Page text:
Current users of electronic health records (EHR) systems interested in transferring to a new vendor software, as well as practices soon to transition from paper medical charts to EHR, have many available options. Because implementing an EHR system involves significant investments of money and time and because staff will interact with the system on a daily basis, the decision is not a hastily made one. Several questions should be answered when evaluating EHR system choices to help practices choose a software vendor wisely.
Why Trusting Your Software Provider Is Important
One consideration is the vendor’s expertise and experience. How long has the company been in this market? What is the company’s reputation in the industry? You rely on vendors’ claims about their EHR systems and need to trust that their claims are accurate. A recent high-profile government action against a well-known vendor illustrated the importance of integrity when it comes to vendor relationships. When a facility cannot trust the EHR being used, patients have difficulty trusting staff’s ability to provide quality care and other agencies have less confidence trusting your business’s credibility.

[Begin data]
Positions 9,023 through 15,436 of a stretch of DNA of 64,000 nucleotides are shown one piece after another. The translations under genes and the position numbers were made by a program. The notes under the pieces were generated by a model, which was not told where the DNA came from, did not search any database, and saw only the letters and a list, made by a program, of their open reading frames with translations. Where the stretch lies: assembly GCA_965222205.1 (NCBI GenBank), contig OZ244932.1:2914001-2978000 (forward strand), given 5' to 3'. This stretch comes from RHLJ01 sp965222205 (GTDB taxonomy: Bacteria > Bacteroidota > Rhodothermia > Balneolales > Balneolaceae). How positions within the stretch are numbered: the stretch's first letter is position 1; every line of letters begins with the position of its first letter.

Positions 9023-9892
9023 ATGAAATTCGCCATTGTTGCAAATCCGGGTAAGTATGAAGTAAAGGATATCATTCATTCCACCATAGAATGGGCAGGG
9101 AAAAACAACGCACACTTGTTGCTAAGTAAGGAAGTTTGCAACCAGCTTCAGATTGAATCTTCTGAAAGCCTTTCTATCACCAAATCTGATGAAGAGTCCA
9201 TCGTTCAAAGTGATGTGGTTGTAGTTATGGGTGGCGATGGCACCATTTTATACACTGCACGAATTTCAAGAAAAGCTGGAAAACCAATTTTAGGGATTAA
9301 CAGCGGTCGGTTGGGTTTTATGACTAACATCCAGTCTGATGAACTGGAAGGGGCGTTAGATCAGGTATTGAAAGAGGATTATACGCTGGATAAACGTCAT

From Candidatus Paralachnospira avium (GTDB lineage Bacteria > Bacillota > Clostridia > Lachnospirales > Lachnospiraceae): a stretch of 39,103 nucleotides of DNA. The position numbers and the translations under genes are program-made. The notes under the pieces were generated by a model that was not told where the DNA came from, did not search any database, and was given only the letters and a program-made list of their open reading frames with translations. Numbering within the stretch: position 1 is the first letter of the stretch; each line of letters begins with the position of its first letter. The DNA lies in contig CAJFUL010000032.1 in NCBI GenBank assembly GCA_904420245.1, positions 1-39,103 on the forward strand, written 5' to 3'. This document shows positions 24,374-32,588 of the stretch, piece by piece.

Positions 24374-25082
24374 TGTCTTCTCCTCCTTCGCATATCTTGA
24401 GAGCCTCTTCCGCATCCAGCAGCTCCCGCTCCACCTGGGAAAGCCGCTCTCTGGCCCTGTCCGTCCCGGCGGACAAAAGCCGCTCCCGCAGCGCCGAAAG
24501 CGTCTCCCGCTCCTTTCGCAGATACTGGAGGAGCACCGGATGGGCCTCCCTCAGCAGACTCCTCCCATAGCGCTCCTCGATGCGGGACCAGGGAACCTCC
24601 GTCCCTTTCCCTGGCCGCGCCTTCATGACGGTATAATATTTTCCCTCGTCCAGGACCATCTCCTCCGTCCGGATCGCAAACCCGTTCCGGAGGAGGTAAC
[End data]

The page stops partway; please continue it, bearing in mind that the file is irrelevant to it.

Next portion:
Items to Consider When Choosing an EHR
When considering EHR systems, clients need to identify both current and future needs and capabilities of the practice, its patients and its payers. The investment of time and finances into EHR and practice management systems deserves a product that is useful today and changes along with the practice of tomorrow, which could look entirely different or be of significantly different scale. More importantly providers deserve a software product that lives up to its promises.
Use of a specialty software versus generic EHR: When looking for alternative systems, clients might consider switching to a specialty system. Software designed for a particular specialty, such as behavioral health or substance abuse services, is already programmed for the unique characteristics associated with that specialty. Specialty systems include integrated solutions, specialty-specific features and templates, specialty-specific practice workflows, and relevant clinical notes, saving providers time when charting.
Will the EHR integrate with other systems you use? Make sure your practice management system will function smoothly with your chosen EHR. Whether you do billing in-house or outsource the service now, it is a good time to consider all options and evaluate potential areas for cost-saving, beginning with the trustworthiness and efficiency of your current system and success of claim transmissions. In addition to implementing a new EHR system, you might choose an integrated system with billing functionality instead.
Also be sure that your practice’s hardware is compatible with the chosen EHR.